This industry encompasses the coordinated movement of products through the supply chain by various means, ie road, rail, air and sea. Primary occupations include Freight Forwarders and Custom Brokers.
This industry is mostly made up of small to medium sized enterprises with approximately 1,500 people working within domestic and international freight forwarding services in WA. Industry has, however, indicated that this figure under-represents those actually working in the sector.
Given their susceptibility to fluctuating currencies and world markets, small family owned businesses operating in this space have small profit margins and have had to diversify in order to stay relevant.
Increased cargo movement in and around the State, driven by the mining sector, has resulted in more activity taking place within freight forwarding and customs brokering services.
Key external drivers for businesses are derived from the demand for merchandise imports and exports. This mainly comprises of oil, mining automotive and agricultural products and is susceptible to fluctuating world markets and oil prices. Western Australia accounts for 45 per cent of the country’s merchandise exports.
Despite a fall in activity over the past year, due to a slowdown in mining activity, employers remain relatively positive about the growth potential of the sector beyond 2014.
The movement of goods to the North West has brought about a rise in demand for project logistics to organise the transport of equipment and supplies. This involves the complex planning and shipment of a particular item(s) within a set timeframe.
The workforce for this sector is made up of 73 per cent men and 27 per cent women.
Of those working in this sector 0.3 per cent indicated that they had a need for assistance with core activities (people with disabilities) and migrant workers accounted for 31.5 per cent.
Statistics indicate that approximately 42 per cent of transport support service workers have no post school qualifications. 24 per cent have attained qualifications at certificate level, 13 per cent at diploma level and 17 per cent at tertiary level.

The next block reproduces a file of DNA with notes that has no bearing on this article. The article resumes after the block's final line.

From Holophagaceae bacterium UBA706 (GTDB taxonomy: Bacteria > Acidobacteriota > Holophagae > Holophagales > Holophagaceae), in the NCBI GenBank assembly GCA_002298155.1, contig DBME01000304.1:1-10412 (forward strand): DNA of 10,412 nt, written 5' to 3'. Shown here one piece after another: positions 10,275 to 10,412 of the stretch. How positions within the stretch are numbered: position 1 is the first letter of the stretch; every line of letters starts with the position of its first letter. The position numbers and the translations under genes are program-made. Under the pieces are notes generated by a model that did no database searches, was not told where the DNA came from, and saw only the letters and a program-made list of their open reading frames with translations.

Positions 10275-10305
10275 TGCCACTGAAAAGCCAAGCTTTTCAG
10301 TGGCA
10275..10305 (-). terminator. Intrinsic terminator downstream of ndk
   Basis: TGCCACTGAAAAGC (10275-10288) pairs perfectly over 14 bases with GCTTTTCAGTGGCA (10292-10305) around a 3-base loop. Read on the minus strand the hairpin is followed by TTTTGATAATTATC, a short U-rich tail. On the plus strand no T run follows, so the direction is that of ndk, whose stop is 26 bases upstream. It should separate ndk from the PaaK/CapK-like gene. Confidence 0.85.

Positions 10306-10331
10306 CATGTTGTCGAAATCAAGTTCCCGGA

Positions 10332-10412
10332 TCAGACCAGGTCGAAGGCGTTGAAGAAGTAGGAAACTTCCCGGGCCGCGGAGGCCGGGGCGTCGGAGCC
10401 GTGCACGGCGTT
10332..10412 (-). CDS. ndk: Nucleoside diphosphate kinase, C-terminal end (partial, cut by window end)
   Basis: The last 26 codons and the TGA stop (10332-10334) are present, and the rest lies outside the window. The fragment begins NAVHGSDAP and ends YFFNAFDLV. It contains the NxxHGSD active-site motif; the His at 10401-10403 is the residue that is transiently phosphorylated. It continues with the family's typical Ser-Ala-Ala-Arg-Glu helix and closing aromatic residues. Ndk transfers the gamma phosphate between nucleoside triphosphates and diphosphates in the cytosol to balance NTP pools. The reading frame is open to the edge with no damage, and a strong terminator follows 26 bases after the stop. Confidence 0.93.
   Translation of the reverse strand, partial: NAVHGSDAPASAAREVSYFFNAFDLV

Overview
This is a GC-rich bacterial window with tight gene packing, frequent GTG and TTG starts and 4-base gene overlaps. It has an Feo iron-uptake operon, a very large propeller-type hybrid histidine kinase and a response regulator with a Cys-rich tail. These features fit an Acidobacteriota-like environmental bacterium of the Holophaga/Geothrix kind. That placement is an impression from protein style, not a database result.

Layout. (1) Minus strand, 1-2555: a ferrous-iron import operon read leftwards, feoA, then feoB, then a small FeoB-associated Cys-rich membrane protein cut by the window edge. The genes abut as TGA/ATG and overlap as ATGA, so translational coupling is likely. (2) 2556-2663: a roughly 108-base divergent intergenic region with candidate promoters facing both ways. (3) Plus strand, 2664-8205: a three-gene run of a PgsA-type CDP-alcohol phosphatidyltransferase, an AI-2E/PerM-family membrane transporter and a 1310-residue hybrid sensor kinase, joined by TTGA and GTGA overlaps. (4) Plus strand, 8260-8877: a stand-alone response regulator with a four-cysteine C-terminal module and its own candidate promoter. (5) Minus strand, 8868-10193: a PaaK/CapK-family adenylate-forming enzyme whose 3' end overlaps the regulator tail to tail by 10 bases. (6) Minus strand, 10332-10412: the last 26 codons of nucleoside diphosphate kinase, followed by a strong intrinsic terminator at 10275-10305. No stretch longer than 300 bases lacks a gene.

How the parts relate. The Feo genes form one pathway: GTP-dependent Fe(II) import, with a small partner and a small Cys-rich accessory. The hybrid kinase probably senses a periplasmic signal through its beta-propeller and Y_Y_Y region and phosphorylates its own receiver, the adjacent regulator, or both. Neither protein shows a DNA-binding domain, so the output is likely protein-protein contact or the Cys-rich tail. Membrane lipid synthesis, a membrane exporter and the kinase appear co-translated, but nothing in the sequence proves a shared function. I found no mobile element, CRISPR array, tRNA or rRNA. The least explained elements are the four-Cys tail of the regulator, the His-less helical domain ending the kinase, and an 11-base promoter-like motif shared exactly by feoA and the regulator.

Although compliance with new licensing conditions regarding professional development for customs brokers is welcome, it is proving to be a financial challenge for small businesses with minimal profit margins.
The limited number of licences issued for Customs Brokers has placed significant cost and demand pressures on companies. As they are in high demand they have become expensive to hire and it is challenging for employers to successfully retain their services.
In WA there is an identified gap where there are no clearly defined pathways for establishing a career in International Freight Forwarding. It has not been easy for employers to attract new workers to the industry, particularly the younger age group.
Concern has been raised about the lack of infrastructure to support the logistics industry in regional areas, particularly Dampier in the North West, where operators find it difficult to coordinate the movement of goods.
The industry is struggling to entice younger workers with adequate skills and experience for the successful implementation of succession planning and transitioning of older workers.
As with many other industries, digitisation is taking place at an increasingly faster pace. Airlines, forwarders and handlers have to work together to expand e-freight networks and uphold the secure transport of freight in paperless environments.